PIIC was timely notified of the underlying action, but disclaimed coverage to CCSD as an additional insured on the grounds that Brunsting was not injured on the leased premises and because CCW was not responsible for maintaining or repairing the staircase. New York Schools Insurance Foundation and CCSD commenced this action seeking a declaration that PIIC is obligated to provide defense and indemnification in the underlying action. PIIC moved for summary judgment, in effect, declaring that it is not so obligated, and the plaintiffs cross-moved for summary judgment declaring that PIIC is obligated to defend and indemnify them in the underlying action as an "additional insured" under the PIIC policy. The PIIC policy had a provision providing coverage for "Managers, Landlords, or Lessors of Premises" for "liability arising out of the ownership, maintenance or use of that part of the premises leased or rented to you" (hereinafter the additional insured provision). The plaintiffs contended that the additional insured provision covered the underlying action because the term "arising out of the use" was a broad, comprehensive term, and because the staircase was "necessarily used for access" to the leased premises. PIIC countered that the accident was not covered by the additional insured provision because it did not occur within the leased premises, and because the staircase was not "necessarily incidental" to the use of the leased premises. The Supreme Court granted PIIC's motion and denied the plaintiffs' cross motion. We affirm.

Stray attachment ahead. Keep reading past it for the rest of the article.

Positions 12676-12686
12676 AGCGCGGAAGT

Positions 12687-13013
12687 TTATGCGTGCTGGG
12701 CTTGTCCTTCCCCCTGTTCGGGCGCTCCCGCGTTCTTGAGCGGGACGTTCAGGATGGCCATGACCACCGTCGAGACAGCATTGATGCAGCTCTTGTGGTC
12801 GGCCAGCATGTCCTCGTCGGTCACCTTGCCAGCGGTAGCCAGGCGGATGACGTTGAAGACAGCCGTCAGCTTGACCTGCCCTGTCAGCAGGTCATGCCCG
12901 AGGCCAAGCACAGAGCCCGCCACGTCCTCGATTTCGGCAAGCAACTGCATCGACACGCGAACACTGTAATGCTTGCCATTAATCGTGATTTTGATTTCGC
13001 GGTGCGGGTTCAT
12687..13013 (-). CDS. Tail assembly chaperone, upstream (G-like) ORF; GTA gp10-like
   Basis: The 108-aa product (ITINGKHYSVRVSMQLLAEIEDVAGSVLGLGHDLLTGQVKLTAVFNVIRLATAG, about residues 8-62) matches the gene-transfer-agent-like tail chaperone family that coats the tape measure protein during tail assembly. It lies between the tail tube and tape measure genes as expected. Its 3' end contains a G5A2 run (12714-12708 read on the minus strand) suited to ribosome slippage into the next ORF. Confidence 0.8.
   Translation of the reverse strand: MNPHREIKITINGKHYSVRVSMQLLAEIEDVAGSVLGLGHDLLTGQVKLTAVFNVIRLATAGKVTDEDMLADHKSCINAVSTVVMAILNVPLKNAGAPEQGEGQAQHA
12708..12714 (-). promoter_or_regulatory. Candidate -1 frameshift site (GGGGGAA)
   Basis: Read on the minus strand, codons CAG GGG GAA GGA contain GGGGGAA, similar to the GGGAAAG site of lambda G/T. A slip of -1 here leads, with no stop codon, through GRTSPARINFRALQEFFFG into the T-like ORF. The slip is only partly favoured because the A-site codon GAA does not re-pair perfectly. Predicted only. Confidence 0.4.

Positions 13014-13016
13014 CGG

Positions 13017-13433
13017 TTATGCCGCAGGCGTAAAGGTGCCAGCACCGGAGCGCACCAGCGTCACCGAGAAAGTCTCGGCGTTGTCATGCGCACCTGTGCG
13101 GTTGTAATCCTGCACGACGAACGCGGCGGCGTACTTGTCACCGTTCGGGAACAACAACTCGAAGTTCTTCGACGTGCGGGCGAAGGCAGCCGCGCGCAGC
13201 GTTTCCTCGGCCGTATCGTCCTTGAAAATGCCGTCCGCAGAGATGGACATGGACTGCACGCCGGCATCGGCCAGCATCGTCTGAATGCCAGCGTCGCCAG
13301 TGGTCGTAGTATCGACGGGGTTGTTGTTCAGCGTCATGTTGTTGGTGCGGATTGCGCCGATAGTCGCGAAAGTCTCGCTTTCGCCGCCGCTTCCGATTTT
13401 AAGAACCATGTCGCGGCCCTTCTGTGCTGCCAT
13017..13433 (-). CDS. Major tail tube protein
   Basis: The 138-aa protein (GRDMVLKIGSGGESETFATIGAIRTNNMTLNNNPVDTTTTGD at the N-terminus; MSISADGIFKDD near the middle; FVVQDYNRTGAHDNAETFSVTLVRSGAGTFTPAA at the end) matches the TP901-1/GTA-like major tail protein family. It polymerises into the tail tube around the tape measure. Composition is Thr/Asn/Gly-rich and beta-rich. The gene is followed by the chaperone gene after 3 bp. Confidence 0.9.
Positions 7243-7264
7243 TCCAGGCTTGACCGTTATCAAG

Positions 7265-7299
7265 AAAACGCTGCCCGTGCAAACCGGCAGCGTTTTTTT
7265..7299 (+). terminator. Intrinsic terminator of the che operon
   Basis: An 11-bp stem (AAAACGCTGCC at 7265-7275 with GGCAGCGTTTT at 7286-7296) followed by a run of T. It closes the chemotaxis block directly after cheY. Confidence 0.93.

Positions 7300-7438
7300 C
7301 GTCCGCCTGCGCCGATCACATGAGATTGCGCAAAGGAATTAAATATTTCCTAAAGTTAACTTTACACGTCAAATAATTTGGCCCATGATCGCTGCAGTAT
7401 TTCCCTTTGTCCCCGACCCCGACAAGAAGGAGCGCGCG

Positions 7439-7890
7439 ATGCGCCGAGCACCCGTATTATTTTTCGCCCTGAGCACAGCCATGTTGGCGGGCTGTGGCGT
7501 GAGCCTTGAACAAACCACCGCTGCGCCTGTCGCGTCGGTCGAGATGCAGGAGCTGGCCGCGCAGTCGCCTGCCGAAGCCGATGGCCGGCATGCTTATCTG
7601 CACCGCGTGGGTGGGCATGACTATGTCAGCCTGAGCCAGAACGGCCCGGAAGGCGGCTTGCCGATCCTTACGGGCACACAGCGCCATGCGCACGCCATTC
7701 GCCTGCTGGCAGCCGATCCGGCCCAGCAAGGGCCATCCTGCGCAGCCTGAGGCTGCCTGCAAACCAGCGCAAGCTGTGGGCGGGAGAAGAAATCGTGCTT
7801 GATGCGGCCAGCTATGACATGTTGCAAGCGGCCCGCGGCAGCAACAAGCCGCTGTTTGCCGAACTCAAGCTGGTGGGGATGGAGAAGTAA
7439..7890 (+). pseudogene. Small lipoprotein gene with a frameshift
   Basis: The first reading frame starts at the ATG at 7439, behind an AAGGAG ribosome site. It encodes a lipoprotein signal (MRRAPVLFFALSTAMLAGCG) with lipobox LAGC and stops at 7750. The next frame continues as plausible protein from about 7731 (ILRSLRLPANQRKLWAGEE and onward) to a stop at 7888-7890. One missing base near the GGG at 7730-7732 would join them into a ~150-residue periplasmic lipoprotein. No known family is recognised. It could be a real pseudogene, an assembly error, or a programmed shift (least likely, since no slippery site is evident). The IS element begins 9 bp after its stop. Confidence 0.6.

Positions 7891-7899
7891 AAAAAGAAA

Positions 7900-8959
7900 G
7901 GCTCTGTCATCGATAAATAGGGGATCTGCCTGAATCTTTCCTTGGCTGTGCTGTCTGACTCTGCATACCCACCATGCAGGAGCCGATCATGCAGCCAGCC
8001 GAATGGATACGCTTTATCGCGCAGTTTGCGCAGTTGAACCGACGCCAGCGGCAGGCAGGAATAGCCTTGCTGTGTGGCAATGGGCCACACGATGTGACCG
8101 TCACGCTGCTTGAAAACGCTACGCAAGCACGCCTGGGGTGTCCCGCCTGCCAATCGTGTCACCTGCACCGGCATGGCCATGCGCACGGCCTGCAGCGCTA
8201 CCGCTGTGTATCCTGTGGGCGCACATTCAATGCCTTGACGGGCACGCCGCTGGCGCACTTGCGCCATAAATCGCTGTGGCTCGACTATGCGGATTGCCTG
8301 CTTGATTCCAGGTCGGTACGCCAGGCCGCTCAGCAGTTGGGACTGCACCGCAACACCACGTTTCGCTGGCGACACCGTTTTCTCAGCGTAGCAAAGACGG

An insurer's duty to defend is "exceedingly broad" (Colon v Aetna Life & Cas. Ins. Co., 66 N.Y.2d 6, 8; see Regal Constr. Corp. v National Union Free Ins. Co. of Pittsburgh, PA, 15 N.Y.3d 34, 37; Mack-Cali Realty Corp. v NGM Ins. Co., 119 A.D.3d 905, 906). An additional insured is entitled to the same coverage as if it were a named insured (see BP A.C. Corp. v One Beacon Ins. Group, 8 N.Y.3d 708, 714-715; Pecker Iron Works of N.Y. v Traveler's Ins. Co., 99 N.Y.2d 391, 393). "If any of the claims against an insured arguably arise from covered events, the insurer is required to defend the entire action" (Frank v Continental Cas. Co., 123 A.D.3d 878, 881; see Fieldston Prop. Owners Assn., Inc. v Hermitage Ins. Co., Inc., 16 N.Y.3d 257, 264). The phrase "arising out of" requires "only that there be some causal relationship between the injury and the risk for which coverage is provided" (Mack-Cali Realty Corp. v NGM Ins. Co., 119 A.D.3d at 906-907 [internal quotation marks omitted]; see Worth Constr. Co., Inc. v Admiral Ins. Co., 10 N.Y.3d 411, 415). Yet "[a]n insurer does not wish to be liable for losses arising from risks associated with... premises for which the insurer has not evaluated the risk and received a premium" (Maroney v New York Cent. Mut. Fire Ins. Co., 5 N.Y.3d 467, 472). Moreover, "unambiguous provisions of an insurance contract must be given their plain and ordinary meaning" (White v Continental Cas. Co., 9 N.Y.3d 264, 267; see ABM Mgmt. Corp. v Harleysville Worcester Ins. Co., 112 A.D.3d 763, 764). The interpretation of policy language is a question of law for the court (see White v Continental Cas. Co., 9 N.Y.3d at 267; ABM Mgmt. Corp. v Harleysville Worcester Ins. Co., 112 A.D.3d at 764).